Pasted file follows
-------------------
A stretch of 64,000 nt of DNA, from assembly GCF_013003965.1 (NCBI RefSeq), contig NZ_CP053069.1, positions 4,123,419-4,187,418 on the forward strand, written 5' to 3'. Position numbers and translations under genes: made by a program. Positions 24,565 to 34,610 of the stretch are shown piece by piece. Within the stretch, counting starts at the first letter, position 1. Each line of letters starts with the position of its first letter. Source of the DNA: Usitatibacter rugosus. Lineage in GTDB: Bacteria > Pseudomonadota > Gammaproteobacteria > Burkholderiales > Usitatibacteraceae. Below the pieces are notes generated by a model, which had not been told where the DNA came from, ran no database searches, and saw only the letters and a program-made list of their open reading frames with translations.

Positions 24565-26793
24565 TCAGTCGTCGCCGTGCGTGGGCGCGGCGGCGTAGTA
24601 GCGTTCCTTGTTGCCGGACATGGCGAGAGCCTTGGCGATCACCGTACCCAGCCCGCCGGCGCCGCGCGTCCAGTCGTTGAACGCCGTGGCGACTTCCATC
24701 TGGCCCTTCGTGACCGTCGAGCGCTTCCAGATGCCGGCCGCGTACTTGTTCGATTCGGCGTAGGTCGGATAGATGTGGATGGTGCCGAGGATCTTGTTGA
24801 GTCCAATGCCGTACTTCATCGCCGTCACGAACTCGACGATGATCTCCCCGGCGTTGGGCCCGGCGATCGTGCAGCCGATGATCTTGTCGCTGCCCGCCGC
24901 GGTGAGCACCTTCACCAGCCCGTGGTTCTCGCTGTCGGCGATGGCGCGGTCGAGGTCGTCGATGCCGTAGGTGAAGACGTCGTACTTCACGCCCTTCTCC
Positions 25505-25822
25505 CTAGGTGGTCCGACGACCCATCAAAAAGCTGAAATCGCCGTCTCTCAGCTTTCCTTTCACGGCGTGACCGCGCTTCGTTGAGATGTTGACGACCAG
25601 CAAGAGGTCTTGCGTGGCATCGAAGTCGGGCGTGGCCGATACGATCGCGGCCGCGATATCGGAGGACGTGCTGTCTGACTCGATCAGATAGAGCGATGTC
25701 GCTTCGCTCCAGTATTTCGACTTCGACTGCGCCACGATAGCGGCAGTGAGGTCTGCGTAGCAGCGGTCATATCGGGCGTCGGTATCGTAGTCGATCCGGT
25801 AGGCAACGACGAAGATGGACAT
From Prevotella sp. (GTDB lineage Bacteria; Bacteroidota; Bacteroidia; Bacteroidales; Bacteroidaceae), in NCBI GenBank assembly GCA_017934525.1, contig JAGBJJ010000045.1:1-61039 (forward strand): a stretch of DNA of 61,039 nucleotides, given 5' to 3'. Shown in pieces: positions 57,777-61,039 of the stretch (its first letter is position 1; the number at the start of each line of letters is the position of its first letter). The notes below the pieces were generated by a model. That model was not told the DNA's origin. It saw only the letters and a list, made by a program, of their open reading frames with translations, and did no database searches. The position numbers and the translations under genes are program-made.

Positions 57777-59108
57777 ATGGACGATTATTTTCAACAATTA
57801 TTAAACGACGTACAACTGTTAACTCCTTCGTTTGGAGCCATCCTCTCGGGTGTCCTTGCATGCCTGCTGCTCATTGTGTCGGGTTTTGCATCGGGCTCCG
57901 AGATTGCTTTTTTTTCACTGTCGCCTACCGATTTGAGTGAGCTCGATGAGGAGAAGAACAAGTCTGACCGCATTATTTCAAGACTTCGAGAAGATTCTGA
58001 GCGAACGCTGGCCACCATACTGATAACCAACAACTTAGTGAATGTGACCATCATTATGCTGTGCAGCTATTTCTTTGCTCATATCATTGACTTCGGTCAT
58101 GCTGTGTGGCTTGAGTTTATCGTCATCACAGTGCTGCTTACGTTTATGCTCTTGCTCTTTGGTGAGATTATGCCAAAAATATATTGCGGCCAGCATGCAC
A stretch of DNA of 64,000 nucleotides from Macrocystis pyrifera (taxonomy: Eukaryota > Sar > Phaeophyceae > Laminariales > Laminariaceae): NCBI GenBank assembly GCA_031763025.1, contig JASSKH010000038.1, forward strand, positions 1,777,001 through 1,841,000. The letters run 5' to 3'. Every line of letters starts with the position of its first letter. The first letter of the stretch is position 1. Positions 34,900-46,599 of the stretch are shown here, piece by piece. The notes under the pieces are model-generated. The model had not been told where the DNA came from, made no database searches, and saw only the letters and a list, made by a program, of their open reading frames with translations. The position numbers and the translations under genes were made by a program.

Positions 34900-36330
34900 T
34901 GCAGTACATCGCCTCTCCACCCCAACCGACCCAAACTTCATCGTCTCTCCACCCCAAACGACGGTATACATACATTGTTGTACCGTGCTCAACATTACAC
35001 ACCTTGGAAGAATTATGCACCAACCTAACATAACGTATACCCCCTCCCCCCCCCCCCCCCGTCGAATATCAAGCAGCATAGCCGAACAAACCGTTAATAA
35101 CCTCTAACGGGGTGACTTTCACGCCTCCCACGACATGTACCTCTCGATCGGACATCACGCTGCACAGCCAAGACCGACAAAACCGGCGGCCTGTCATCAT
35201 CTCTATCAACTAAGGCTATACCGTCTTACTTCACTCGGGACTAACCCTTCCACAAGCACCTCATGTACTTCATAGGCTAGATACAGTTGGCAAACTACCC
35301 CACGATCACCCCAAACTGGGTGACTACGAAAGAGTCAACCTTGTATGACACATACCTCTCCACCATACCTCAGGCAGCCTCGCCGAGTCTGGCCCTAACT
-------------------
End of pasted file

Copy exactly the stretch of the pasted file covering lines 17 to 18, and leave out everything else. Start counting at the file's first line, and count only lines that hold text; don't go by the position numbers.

57901 AGATTGCTTTTTTTTCACTGTCGCCTACCGATTTGAGTGAGCTCGATGAGGAGAAGAACAAGTCTGACCGCATTATTTCAAGACTTCGAGAAGATTCTGA
58001 GCGAACGCTGGCCACCATACTGATAACCAACAACTTAGTGAATGTGACCATCATTATGCTGTGCAGCTATTTCTTTGCTCATATCATTGACTTCGGTCAT